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The results of included studies are summarized in [Table 3]. When compared to usual care, CP treatment for COVID-19 with severe or critical illness does not show statistically significant benefit on hospital mortality (4 studies,[16],[17],[18],[19] 514 patients, CP 37 [11.7%] vs. usual care 33 [16.6%]; odds ratio [OR]: 0.74 [95% confidence interval [CI]: 0.44, 1.24); evidence certainty by GRADE criteria low). Furthermore, the incidence of serious adverse events was not statistically different between the groups (3 studies,[17],[18],[19] 485 patients, CP 55 [18.3%] vs. usual care 19 [10.3%]; OR: 1.44 [95% CI: 0.81, 2.56]; evidence certainty by GRADE criteria low). In addition, treatment with CP does not appear to improve hospital or ICU length of stay (data not presented due to space limitations). Finally, it should be noted that two of the studies are preprints,[15],[16] and a number of clinical trials have been undertaken (some abandoned), thus necessitating careful review once additional data are available.
Table 3: Summary of the clinical effects of convalescent plasma for management of coronavirus disease-2019 patients with severe or critical illness

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In conclusion, available evidence suggests that CP treatment for COVID-19 patients with a severe or critical illness does not decrease hospital mortality or increase rates of serious adverse events. Routine use of CP treatment for severe or critically ill COVID-19 patients without other indications for its use is not advised.



 
   References Top

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Stawicki SP, Jeanmonod R, Miller AC, Paladino L, Gaieski DF, Yaffee AQ, et al. The 2019-2020 novel coronavirus (severe acute respiratory syndrome coronavirus 2) pandemic: A joint American College of Academic International Medicine-World Academic Council of Emergency Medicine Multidisciplinary COVID-19 working group consensus paper. J Glob Infect Dis 2020;12:47-93.  Back to cited text no. 1
    
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Ahn DG, Shin HJ, Kim MH, Lee S, Kim HS, Myoung J, et al. Current status of epidemiology, diagnosis, therapeutics, and vaccines for novel coronavirus disease 2019 (COVID-19). J Microbiol Biotechnol 2020;30:313-24.  Back to cited text no. 2
    
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Miller AC, Venkatachalam S. What's new in critical illness and injury science? Intravenous immunoglobulin (IVIG) for COVID-19 severe or critical illness. Int J Crit Ill Inj Sci 2020;10:159-62.  Back to cited text no. 3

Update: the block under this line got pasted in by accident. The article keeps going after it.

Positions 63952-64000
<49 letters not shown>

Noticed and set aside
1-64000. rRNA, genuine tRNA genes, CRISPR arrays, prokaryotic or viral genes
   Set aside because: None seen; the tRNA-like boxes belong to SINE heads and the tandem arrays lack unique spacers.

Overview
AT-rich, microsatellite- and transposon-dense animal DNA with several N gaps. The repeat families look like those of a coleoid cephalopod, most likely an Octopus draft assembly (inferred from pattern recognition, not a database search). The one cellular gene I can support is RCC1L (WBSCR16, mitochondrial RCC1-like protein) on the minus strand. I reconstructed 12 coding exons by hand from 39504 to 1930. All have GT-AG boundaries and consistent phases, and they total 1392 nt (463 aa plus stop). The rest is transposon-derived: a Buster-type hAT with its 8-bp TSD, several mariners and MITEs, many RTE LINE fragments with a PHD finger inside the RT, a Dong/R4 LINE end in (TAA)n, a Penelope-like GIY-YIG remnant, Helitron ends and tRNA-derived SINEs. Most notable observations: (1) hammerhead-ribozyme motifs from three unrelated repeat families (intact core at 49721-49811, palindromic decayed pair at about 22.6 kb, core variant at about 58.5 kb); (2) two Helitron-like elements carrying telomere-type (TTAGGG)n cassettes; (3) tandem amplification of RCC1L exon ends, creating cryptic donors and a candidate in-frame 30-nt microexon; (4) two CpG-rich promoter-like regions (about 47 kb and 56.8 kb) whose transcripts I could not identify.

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Gemici A, Bilgen H, Erdoğan C, Kansu A, Olmuşçelik O, Beköz HS, et al. A single center cohort of 40 severe COVID-19 patients who were treated with convalescent plasma Turk J Med Sci 2020;50:1781-5.  Back to cited text no. 4
    
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Dean CL, Hooper JW, Dye JM, Zak SE, Koepsell SA, Corash L, et al. Characterization of Ebola convalescent plasma donor immune response and psoralen treated plasma in the United States. Transfusion 2020;60:1024-31.  Back to cited text no. 6
    
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Hung IF, To KK, Lee CK, Lee KL, Chan K, Yan WW, et al. Convalescent plasma treatment reduced mortality in patients with severe pandemic influenza A (H1N1) 2009 virus infection. Clin Infect Dis 2011;52:447-56.  Back to cited text no. 7
    
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Erkurt MA, Sarici A, Berber İ, Kuku İ, Kaya E, Özgül M. Life-saving effect of convalescent plasma treatment in covid-19 disease: Clinical trial from eastern Anatolia. Transfus Apher Sci 2020;59:102867.  Back to cited text no. 8
    
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González SE, Regairaz L, Ferrando NS, González Martínez VV, Salazar MR, Estenssoro E. Convalescent plasma therapy in COVID-19 patients, in the province of Buenos Aires. Medicina (B Aires) 2020;80:417-24.  Back to cited text no. 9
    
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Liu ST, Lin HM, Baine I, Wajnberg A, Gumprecht JP, Rahman F, et al. Convalescent plasma treatment of severe COVID-19: A propensity score-matched control study. Nat Med 2020;26:1708-13.  Back to cited text no. 11